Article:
China Criminal Law draft amendment unchanged in reducing number of crimes subject to death penalty

08:31, December 21, 2010      

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A draft amendment to China's Criminal Law remained unchanged in reducing the number of crimes subject to the death penalty.

The draft amendment was submitted Monday to the Standing Committee of the National People's Congress (NPC), China's top legislature, for its second reading.

In August this year, the NPC Standing Committee discussed the draft amendment during its first reading. The draft amendment will make 13 crimes exempt from capital punishment, if it becomes law.

The crimes included: smuggling cultural relics, gold, silver, and other precious metals and rare animals and their products out of the country; carrying out fraudulent activities with financial bills; carrying out fraudulent activities with letters of credit; the false issuance of exclusive value-added tax invoices to defraud export tax refunds or to offset taxes; the forging or selling of forged exclusive value-added tax invoices; the teaching of crime-committing methods; and robbing ancient cultural ruins.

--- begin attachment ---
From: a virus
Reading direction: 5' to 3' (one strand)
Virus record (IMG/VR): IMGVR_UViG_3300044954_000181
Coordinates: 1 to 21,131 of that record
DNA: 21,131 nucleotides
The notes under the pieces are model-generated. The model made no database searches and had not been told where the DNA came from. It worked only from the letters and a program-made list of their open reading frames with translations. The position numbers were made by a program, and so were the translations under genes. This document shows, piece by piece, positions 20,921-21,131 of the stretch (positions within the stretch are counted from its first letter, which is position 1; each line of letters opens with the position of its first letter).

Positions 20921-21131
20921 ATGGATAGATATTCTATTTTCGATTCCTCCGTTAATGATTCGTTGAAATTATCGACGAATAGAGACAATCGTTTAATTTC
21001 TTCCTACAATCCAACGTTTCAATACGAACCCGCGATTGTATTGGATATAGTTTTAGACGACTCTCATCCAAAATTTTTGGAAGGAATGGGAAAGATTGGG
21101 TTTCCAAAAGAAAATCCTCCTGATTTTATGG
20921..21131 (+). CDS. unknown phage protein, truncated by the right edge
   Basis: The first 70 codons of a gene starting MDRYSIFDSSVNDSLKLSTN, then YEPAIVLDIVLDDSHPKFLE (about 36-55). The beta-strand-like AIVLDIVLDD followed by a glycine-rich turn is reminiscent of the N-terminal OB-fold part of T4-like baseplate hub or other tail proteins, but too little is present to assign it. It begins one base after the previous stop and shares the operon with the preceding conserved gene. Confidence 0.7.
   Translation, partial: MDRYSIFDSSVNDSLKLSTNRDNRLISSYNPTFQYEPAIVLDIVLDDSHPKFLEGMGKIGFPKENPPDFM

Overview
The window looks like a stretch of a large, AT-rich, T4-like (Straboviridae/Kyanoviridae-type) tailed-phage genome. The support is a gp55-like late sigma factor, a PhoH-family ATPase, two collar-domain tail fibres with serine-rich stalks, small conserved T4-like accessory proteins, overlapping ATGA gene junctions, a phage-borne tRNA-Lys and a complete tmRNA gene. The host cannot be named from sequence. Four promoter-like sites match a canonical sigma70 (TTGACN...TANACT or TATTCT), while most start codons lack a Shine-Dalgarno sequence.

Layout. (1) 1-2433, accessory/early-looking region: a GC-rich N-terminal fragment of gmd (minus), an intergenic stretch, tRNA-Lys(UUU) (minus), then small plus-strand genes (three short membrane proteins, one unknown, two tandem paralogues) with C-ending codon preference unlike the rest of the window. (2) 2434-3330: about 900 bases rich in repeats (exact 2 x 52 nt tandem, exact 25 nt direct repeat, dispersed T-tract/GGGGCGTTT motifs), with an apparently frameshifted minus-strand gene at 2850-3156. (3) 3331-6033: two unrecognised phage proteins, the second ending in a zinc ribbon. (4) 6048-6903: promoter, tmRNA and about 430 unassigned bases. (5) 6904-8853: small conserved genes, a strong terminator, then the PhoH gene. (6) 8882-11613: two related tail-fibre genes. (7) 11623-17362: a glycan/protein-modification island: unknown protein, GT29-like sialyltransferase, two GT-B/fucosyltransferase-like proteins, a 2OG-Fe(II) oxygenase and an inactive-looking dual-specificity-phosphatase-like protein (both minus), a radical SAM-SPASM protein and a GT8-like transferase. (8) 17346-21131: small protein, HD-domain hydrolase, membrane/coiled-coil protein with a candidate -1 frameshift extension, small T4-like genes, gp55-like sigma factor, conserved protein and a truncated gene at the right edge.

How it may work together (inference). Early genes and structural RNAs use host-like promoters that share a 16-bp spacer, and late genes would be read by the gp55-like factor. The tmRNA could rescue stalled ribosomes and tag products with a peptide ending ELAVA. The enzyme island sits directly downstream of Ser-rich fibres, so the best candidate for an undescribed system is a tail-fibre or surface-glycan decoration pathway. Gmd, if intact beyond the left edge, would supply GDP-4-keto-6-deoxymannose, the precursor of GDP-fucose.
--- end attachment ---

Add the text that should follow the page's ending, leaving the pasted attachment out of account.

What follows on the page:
During the process of the NPC Standing Committee's discussion, when the draft amendment was released for public submissions, some people suggested some of the 13 crimes be given death penalty while others thought that more crimes should be exempt from capital punishment.

If the amendment becomes law, it will be the first time the number of crimes subject to the death penalty has been reduced since the People's Republic of China enacted its criminal law in 1979. It will also be a move by China to limit the use of the death penalty, after the Supreme People's Court in 2007 began to review and approve all death penalty decisions.

The current law allows the death penalty for 68 crimes. The draft amendment, if passed, will reduce that number to 55.

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